In today's troubled economy, people are finding themselves accumulating more credit card debt than ever before. Unfortunately, more of those same people are not able to make payments towards their outstanding balances. This leads to the question: Can a credit card company sue you? To be blunt, yes they can. While it doesn't seem fair for them to sue you for a few thousand dollars when they have billions, the law gives them the right to sue you. You may not realize it, but when you signed up for your card, you entered into a legally binding contract. That means if you go long enough without paying, not only can credit card companies sue you, there is a good chance that they will.
The card companies generate the most money from the people they can keep paying for years and years. The profits come from the interest they charge (as well as late fees and other charges), and the longer you make payments, the more interest they collect.
The question isn't really can a credit card company sue you, but rather why wouldn't they. After all, when you quit paying they lose a portion of their income. If they let too many people get a way with it, then they start getting into financial trouble themselves. Regardless, the contract you signed has provisions for how payments are made, and breaking a contract is one of the most common reasons for being sued.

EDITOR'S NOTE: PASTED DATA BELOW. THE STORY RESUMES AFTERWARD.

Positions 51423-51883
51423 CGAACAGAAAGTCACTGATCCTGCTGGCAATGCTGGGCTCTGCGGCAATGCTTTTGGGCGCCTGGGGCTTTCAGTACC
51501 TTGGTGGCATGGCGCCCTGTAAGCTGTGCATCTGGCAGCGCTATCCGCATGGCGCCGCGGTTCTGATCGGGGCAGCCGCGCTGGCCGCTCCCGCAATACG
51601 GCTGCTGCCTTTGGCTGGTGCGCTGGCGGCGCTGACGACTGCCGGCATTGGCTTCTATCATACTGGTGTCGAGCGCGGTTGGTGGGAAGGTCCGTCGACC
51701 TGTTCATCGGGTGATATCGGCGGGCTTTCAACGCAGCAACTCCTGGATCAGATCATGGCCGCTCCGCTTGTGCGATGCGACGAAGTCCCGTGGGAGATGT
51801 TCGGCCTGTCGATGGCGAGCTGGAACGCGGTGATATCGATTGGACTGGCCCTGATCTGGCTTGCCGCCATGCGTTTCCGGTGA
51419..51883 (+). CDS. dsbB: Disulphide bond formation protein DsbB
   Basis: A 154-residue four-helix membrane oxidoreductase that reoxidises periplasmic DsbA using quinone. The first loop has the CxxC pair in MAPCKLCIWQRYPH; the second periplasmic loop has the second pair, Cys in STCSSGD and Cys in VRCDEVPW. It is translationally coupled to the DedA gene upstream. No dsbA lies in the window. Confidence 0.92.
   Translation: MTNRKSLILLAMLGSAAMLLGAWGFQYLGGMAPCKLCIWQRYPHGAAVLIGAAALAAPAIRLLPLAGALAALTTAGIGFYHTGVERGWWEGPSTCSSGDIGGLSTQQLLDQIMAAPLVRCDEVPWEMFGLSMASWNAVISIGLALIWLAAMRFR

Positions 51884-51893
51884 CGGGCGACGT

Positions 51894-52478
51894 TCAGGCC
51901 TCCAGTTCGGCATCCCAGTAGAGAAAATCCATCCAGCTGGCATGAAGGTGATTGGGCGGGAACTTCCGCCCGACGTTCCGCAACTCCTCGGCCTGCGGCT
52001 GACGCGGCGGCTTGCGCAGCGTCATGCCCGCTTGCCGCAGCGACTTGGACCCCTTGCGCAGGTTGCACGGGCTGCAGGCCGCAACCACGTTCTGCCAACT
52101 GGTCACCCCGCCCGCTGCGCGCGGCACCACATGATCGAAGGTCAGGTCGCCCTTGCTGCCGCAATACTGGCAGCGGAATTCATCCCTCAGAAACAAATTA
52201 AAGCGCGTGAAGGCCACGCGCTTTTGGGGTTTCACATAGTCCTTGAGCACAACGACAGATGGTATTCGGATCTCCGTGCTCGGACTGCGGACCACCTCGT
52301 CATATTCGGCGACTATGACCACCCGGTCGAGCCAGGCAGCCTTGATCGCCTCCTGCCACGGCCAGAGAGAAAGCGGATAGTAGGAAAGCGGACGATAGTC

Therefore, it makes sense to do whatever you can to prevent being sued in the first place. If you know you won't be able to keep up on your payments, or have already fallen way behind, you should contact the credit card company right away. Be honest with them and explain your situation. You may be surprised at how flexible they are and the arrangements they can make to help you.
It is always easier to deal directly with the card company, but if you are close to being sued, then there is a good chance that they have handed over your account to a collection agency. If you find you are now dealing with an agency, then send a written proposal to them for paying what you owe.
Sometimes they will give you a much lower pay off amount. This is where they reduce the total you owe (sometimes by as much as 50%), but there is a catch: you will have a short time in which to pay this amount, and you usually have to pay the total in one, two or three large payments. However, if there is any way you can do it, it's a good way to reduce the total amount that comes out of your pocket.
Finally, not only can a credit card company sue you, but if the court finds in favor of the card company (which they most likely will in all but the most extenuating of circumstances) you will have the added expense of court costs. That being said, you should also know that having a judgment against you isn't the end of the world, though it will be a serious mark against you for many years to come.